Repairing Storm Damaged Trees

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A clap of thunder, a jolting strike of lighting or a vicious gust of wind—any of these can cause storm damaged trees, debris and disruption. While we’re lucky enough to stay indoors, our trees are forced to weather the storm. You’ve done your best to protect them from storm damage, but what if they still fall victim to Mother Nature?

Tree Cleanup After the Storm

Whether light or severe, storm damage can require a good deal of tree cleanup—or worse, repair or removal. Once the storm passes, walk around and look for the following:

  • Hanging or broken branches
  • Splits in tree branches
  • Broken or uneven tree top, called the canopy
  • Decay, holes, splits or cavities in tree trunk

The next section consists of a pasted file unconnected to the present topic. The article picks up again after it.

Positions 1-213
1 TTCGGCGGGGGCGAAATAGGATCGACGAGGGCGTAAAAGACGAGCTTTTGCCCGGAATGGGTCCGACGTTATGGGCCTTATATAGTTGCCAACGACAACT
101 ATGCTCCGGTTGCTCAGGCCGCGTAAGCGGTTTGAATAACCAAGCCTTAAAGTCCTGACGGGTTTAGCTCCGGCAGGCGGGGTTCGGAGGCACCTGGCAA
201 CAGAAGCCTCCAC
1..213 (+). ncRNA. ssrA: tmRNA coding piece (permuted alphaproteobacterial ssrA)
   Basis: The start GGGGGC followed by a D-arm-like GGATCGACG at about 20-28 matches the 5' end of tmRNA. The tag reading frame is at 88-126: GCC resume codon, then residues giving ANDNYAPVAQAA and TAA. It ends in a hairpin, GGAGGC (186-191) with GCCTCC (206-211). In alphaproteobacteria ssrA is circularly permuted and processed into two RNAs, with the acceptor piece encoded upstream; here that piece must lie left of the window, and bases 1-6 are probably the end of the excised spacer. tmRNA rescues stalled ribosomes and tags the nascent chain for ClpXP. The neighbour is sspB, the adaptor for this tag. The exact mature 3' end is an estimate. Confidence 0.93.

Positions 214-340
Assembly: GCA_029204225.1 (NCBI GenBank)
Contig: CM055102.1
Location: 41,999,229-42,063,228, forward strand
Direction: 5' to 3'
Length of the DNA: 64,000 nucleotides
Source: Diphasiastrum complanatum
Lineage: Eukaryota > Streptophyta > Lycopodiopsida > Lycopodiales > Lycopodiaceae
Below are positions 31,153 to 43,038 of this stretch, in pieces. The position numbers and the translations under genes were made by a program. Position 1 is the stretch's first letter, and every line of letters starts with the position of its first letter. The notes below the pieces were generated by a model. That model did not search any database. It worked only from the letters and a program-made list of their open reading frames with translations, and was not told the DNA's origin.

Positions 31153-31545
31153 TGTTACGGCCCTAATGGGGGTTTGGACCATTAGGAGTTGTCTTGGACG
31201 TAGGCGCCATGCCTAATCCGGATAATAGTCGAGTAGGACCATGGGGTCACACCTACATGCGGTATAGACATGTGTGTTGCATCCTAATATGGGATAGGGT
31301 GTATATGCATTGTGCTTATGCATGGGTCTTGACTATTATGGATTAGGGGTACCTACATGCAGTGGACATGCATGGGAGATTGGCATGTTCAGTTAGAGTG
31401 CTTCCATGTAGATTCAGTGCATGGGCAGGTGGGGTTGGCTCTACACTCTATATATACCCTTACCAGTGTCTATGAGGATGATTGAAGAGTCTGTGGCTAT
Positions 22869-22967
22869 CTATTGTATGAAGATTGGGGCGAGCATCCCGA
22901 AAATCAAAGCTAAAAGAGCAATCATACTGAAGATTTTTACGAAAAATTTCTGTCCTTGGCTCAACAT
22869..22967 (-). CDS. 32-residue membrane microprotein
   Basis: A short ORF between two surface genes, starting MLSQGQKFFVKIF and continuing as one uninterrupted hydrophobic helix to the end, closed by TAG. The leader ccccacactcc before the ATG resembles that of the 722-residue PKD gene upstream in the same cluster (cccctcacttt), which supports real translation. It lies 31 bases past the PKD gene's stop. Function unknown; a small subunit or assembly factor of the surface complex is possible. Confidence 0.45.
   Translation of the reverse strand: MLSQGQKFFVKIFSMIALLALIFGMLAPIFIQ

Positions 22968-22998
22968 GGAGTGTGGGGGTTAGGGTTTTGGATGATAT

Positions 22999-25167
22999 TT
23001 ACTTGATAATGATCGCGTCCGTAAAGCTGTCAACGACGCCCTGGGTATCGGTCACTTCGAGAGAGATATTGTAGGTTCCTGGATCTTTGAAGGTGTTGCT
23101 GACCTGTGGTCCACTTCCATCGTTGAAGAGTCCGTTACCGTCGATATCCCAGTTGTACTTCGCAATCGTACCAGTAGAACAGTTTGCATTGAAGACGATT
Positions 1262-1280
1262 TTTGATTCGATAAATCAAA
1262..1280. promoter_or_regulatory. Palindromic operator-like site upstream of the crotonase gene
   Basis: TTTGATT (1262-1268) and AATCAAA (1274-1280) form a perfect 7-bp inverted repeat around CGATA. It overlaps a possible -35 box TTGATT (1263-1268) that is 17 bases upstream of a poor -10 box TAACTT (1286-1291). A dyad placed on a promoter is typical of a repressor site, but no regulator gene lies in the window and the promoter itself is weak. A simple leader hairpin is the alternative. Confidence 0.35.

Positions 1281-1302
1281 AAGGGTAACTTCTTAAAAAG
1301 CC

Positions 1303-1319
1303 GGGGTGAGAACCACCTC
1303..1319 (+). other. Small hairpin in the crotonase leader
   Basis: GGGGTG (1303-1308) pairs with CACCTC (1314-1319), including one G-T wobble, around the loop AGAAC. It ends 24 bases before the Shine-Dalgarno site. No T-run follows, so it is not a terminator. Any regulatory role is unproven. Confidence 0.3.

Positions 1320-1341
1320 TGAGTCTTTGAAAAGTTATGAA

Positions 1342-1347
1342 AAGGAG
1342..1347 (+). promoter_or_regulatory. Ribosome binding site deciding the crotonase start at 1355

• Heaving soil at the base of the tree
  • Pulled or visible root system
  • Uprooted or toppled tree
  • Tree leaning

If you notice storm damaged trees with large hanging branches or broken power lines, call your local tree service to assess the situation immediately. That limb could fall at any moment, and broken power lines could still be live and dangerous.

If you spot any of the other signs, use your discretion, and know that a certified arborist can help with every step of the process. They can provide tree cleanup, repair damaged spots by pruning and determine if you need tree removal service.

If the damage is minimal and you feel comfortable taking action, you can prevent further damage by:

  • Pruning small, broken branches to prevent further damage and pest infestation. Do not attempt to prune large branches or branches that high from the ground.
  • Smooth the bark over any small splits that looks like a gash. If it’s still connected to an unharmed branch, this will help the healing process.

For more sever splits and more intensive pruning, be sure to call your local tree company. Taking matters into your own hands can make storm damaged trees worse and even require tree removal services that could’ve been prevented. An arborist can give you definite answers and provide next steps after seeing the tree in person.